I was a teenaged terrorist

When I was in first year of high (secondary) school – grade nine as we call it (why is it that I cannot get a BareNaked Ladies song out of my head?) – I did something really stupid.  I was about to bus home from a Friday night dance when I decided that it would be a cool idea to throw a lit match into a garbage bin. The paper in the receptacle caught fire and I panicked, running like hell down a side street.  I soon heard the horn of an approaching fire truck but was not caught and did not have to pay for my inexplicable act of idiocy.

We all do stupid stuff when we are teens – I even thought of shoplifting a chocolate bar once but chickened out – and thankfully the vast majority of our actions are of no real consequence: after all my incident with the match did not lead to the Great London (Ontario) Fire of 1973.  Perhaps this is a phase teens go through and I have read of studies by scientists that the brain of a sixteen-year old may actually lack the structures necessary to make good decisions.  Most of us grow up and mature and we can put the follies of youth behind us.

But what if one of the stupid things you did when you were 18 was travel to Iraq and/or Syria and join a terrorist group like Islamic State (IS)?

The question is not irrelevant as Canada and many other countries are faced right now with the reality that a small, but significant, number of our citizens made that very move, and many of them were teens when they left our borders.  A large percentage are dead, others have likely moved on to other conflicts but some will come home.  What do we do with the latter cohort?

This is indeed a dilemma.  The mere fact that they signed up with a listed terrorist entity is a criminal offence and hence they should be charged.  Many, including myself, have argued however that there are significant and not easily overcome challenges to doing this (collecting evidence in a war zone, relying on iffy partners, having a strong enough case to go to court).  Some we will have to monitor to see what level of threat they pose, if any.  In addition, there is a lot of talk about ‘rehabilitating’ the returnees, some of whom will be coming back disillusioned at what they witnessed, although I caution against taking all their stories and denials at face value.  In any event, Canada is woefully behind the curve in developing and administering such programmes, although we are beginning to make moves in that direction.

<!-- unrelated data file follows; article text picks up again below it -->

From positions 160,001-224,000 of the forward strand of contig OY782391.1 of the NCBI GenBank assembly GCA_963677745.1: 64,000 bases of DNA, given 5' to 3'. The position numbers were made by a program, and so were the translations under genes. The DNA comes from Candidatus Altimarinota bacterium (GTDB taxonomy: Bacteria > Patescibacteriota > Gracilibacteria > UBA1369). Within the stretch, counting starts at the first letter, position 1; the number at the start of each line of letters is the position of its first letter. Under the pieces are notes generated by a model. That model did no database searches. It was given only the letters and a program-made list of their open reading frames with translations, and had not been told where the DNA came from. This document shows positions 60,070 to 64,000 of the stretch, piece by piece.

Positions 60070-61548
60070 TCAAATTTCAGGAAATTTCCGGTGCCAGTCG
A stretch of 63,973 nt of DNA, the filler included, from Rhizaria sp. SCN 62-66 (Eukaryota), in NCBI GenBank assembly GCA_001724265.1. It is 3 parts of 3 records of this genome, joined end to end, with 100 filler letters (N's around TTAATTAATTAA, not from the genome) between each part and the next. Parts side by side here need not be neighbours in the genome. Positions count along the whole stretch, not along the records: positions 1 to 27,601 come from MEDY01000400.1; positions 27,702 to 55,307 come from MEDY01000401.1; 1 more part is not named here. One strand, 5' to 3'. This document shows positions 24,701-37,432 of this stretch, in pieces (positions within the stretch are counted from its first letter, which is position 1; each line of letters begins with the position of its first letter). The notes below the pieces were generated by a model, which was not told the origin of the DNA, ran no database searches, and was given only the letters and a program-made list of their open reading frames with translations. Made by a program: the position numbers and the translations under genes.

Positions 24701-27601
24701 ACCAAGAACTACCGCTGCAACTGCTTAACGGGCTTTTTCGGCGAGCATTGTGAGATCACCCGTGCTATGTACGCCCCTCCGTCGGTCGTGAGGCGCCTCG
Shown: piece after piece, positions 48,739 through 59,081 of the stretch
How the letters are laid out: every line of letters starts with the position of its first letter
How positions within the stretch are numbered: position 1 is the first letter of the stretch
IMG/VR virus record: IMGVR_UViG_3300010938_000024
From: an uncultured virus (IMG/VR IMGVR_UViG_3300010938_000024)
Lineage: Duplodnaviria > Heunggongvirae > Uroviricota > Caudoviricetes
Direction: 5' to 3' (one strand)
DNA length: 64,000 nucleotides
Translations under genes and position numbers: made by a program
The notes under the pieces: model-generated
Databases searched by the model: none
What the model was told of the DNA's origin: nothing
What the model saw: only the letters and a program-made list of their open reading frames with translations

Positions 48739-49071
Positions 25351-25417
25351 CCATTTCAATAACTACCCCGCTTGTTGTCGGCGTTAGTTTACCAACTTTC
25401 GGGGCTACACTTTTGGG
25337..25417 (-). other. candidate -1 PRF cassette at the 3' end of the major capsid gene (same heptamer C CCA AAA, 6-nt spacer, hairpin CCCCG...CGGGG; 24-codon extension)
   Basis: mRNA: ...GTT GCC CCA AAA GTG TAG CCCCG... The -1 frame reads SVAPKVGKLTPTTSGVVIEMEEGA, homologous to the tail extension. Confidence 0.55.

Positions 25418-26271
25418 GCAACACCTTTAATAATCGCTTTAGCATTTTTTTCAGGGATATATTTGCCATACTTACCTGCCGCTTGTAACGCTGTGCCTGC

It may be that for very young people the chances of a return to normalcy is higher than for older ones.  I have no idea if this is true and will leave it to psychologists and psychiatrists to weigh in.  There is another argument to be made, though, that irrespective of what these youth actually did in Iraq/Syria (even if they ‘just drove the bus’) they should be held accountable for what has been called a ‘crime of complicity’ (listen to a fascinating CBC Sunday Morning piece with Michael Enright on this issue).  I find it curious that we have gone to great lengths to locate, charge and prosecute, to this day, those that took part in the Holocaust either for actively participating in crimes against humanity or standing by and doing nothing yet some are calling for foreign fighter returnees, especially the young ones, to be treated carefully and eased back into Canadian or Western society. After all, if IS was not guilty of heinous human rights violations, even if these were not on the scale of the attempted annihilation of the Jews in World War II, then what else would we call mass rapes, shootings, beheadings, etc?  Those who tell us they did not sign up for that when they traveled to Syria nevertheless surely stood by mutely while others took part in these atrocities.

I agree with my friend Dr. Lorne Dawson that some returnees – but not the 1 in 10 that will plan terrorist acts here – are fearful of their reception and worried about their futures.  I think we can all agree that putting ‘traveled to Syria to join IS’ on your CV is probably not going to get you a job.  But what should the consequences of their decision be?  There must be some form of punishment, if for no other reason than to deter (maybe) others from making equally stupid choices in the future.  And yes we should look into getting them back into society if for no other reason that returnees who don’t succeed could re-offend someday.  In the end, their time with a terrorist group cannot and must not be dismissed.

My youthful indiscretions were pretty minor (and I really hope that the statute of limitations has expired in light of my well overdue confession above!).  I don’t think those who fought with IS are in the same category.

By Phil Gurski

Phil Gurski is the President and CEO of Borealis Threat and Risk Consulting Ltd. Phil is a 32-year veteran of CSE and CSIS and the author of six books on terrorism.

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